Friday, April 15, 2011

Done in by Communication

The inability of the right and left in America to agree on a single thing is the new political reality.  I say it's by design. And the right have won by stalemate. They have rendered us ungovernable.

Time was that the two parties cooperated even when they disagreed. The leadership traded horses in the back rooms of congress, laws were enacted, and, in a sausage factory-like way, the country was governed.


All that has changed, and the major change is the kind of messaging from the right. It's very, very smart, and it's aimed at the very, very dumb. And it's effective.

Compare an explanation of why making Medicare available to everyone is a money saver, that one might hear from someone on the left. It might be a few paragraphs long. It might require greater than an 8th grade reading level to understand.

The right's message in response? Socialism! One word, carefully picked to be easily (mis)understood and feared by anyone of any intellectual capability.

There are other examples: the various and constant lies told to inflame the republican base - Obama is not a citizen; the country is broke; Medicare will run out of money in seven years; Obama moved "In God We Trust" to a place of lesser import on our currency - and all manner of other ridiculous made-up crap designed to appeal to weak-minded people who are incapable of critical thinking.

The right's strategy is to message to the lowest information people in the electorate, outrage them, drive them hard right, make them unreasonable, that is, unable to be reasoned with.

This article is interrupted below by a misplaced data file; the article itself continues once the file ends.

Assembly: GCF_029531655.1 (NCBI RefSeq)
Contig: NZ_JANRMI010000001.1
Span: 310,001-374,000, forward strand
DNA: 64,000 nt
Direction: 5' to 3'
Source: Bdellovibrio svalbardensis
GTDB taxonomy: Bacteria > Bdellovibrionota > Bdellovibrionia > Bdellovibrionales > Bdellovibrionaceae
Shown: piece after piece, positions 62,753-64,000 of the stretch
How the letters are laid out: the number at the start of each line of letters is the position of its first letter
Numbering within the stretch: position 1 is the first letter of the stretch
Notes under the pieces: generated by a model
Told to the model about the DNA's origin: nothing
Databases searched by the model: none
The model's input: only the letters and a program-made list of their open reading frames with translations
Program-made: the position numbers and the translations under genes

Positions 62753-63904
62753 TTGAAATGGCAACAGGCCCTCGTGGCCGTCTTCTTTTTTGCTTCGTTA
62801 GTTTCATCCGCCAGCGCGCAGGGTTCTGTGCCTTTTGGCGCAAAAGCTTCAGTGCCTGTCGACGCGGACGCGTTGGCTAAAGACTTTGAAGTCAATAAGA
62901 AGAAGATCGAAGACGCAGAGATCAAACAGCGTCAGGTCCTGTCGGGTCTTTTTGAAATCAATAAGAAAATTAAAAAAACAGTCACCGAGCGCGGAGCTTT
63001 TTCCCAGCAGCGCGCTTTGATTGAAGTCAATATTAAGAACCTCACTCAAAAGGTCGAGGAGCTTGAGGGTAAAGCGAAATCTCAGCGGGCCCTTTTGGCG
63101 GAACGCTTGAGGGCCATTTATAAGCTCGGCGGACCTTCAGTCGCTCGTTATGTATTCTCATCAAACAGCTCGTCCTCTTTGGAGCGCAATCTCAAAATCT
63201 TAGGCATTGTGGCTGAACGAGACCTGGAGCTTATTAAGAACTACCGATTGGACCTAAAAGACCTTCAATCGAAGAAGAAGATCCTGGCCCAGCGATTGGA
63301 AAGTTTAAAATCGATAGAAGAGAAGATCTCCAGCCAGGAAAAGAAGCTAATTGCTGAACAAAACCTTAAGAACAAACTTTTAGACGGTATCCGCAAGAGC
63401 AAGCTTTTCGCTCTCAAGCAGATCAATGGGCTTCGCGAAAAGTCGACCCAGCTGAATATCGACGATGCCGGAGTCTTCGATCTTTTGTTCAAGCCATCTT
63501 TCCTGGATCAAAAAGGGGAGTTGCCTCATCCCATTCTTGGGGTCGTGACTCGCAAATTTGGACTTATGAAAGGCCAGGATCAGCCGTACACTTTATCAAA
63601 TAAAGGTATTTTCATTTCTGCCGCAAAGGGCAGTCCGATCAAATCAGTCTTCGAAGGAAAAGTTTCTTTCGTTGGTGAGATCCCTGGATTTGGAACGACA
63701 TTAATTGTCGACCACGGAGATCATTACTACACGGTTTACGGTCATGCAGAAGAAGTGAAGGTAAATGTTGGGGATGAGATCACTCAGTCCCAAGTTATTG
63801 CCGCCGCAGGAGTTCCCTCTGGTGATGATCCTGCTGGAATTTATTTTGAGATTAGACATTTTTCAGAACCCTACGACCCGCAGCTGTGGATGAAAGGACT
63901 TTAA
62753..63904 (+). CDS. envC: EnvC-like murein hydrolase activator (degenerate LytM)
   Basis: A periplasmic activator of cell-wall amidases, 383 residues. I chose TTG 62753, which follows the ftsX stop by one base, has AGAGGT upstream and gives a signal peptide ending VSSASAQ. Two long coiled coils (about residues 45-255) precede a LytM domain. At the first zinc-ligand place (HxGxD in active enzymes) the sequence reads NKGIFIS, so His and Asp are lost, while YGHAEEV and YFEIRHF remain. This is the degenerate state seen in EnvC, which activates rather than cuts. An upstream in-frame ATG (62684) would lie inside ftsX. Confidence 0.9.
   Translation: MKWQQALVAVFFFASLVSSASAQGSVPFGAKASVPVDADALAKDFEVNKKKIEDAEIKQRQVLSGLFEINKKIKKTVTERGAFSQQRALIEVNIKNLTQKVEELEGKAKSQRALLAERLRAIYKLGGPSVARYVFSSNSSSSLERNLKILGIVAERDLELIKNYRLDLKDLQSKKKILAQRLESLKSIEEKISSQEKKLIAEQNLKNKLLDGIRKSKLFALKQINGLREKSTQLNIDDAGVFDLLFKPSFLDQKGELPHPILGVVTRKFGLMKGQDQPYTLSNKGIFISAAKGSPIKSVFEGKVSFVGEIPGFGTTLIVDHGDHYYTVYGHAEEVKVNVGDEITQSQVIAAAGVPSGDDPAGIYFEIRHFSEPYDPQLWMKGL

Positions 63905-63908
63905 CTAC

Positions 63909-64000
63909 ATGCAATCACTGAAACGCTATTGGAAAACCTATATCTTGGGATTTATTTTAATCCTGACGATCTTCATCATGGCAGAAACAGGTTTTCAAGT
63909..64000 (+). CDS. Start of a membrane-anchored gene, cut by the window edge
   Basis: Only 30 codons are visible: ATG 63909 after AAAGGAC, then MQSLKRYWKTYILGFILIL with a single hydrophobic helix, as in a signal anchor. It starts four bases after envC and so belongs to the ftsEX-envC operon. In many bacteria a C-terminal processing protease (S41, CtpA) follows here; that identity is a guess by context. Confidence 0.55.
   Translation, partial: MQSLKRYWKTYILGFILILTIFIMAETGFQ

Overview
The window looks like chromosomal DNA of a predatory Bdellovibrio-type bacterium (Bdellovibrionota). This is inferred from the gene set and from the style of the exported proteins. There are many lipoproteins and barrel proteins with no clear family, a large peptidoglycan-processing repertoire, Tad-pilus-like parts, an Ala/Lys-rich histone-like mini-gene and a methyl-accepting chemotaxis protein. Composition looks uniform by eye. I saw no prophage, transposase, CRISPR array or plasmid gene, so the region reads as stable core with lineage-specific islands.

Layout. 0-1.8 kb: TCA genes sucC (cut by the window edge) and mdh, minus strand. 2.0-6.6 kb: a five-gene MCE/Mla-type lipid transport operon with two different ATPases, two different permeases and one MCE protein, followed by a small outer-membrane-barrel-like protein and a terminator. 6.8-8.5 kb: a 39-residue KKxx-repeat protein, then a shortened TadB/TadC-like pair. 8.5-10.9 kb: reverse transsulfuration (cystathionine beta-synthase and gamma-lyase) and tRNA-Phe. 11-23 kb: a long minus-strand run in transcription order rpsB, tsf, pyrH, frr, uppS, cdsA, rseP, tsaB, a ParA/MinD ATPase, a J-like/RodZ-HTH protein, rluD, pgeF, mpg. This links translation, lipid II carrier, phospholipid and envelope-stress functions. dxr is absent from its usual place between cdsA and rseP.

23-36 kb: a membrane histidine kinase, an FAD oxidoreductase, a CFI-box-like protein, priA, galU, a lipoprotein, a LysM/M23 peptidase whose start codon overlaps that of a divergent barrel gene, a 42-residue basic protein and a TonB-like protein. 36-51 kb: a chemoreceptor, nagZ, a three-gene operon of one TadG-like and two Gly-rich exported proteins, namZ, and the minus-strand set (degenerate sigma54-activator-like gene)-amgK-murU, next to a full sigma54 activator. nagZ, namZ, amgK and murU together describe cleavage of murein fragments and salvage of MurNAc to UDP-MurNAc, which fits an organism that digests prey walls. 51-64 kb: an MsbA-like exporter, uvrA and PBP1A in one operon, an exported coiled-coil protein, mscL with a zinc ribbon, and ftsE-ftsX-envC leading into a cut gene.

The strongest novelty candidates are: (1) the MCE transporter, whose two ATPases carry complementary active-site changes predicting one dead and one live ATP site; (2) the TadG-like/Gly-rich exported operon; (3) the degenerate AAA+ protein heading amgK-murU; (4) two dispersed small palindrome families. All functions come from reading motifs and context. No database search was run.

That strategy has worked.
Republican Safety Net?

And how do you reason with a right wing electorate that has no capacity for reason, because it has been trained to react to everything emotionally? You can't. Real discourse is impossible. The right wins, by default.

I want to live in a country with a real federal government that can do some good. So what do we do about this mess?





I wrote this piece a while back, somewhat tongue in cheek. http://bparkinson.blogspot.com/2009/09/soft-landing-for-united-states.html





Now I think we really do need to break the country up. I'm completely serious. Let the tea baggers and others on the right secede, and form a country with their vision of a federal government. Encourage folks to move there. Grant liberal access to our highway system so that states that secede but don't have contiguous borders (and those states that didn't secede) have easy lines of communications. Do everything we can to encourage states like Texas, Louisiana, Arizona and others to leave. Do everything we can to make it easy to emigrate from the US to those states, and easy to renounce one's US citizenship. Form a NATO-like treaty with the new Red US to protect them.  

What do we get? We get an electorate comprised mostly of people who can compromise, argue rationally, and who don't want to abolish the federal government. In short, a country I want to live in, and I don't have to move to England (although I still want to).

Steak and kidney pie

Thursday, April 07, 2011

The News From Couch Central, 4-7-2011

This week I'll be home, working from my headquarters at Couch Central.

My partner is talking to a lot of vendors of specialized athlete monitoring equipment, so I'm looking at different specifications for bringing their data into our database. GPS, heartrate, that sort of thing.

Port experimentation continues. Port of the week is this one:

More Port from Douro, Portugal

This is a Harris, better then last week's Morgado. Really lovely stuff.

I hate to be a cheese snob, but the "blue cheese" I bought last week turned out to be a pale, crumbly mess. From now on it's English Stilton or nothing with the porto. Trader Joes has a nice one.

In the past week, songbirds have appeared here in Pueblo Poajoaque, finches mostly. Since we arrived in November of last year, there have been nothing but crows and ordinary pigeons. And nothing else. I do miss the tufted titmice, cardinals, woodpeckers, hawks, and all the great variety of birds we had back east.

Here in the spring comes wind, and lots of it. It's tiresome, blows up a lot of the desert, and sends the tumbleweeds a-tumblin' past our place.

I'm playing around with cloud databases, and continuing a weekly sprint on the big project.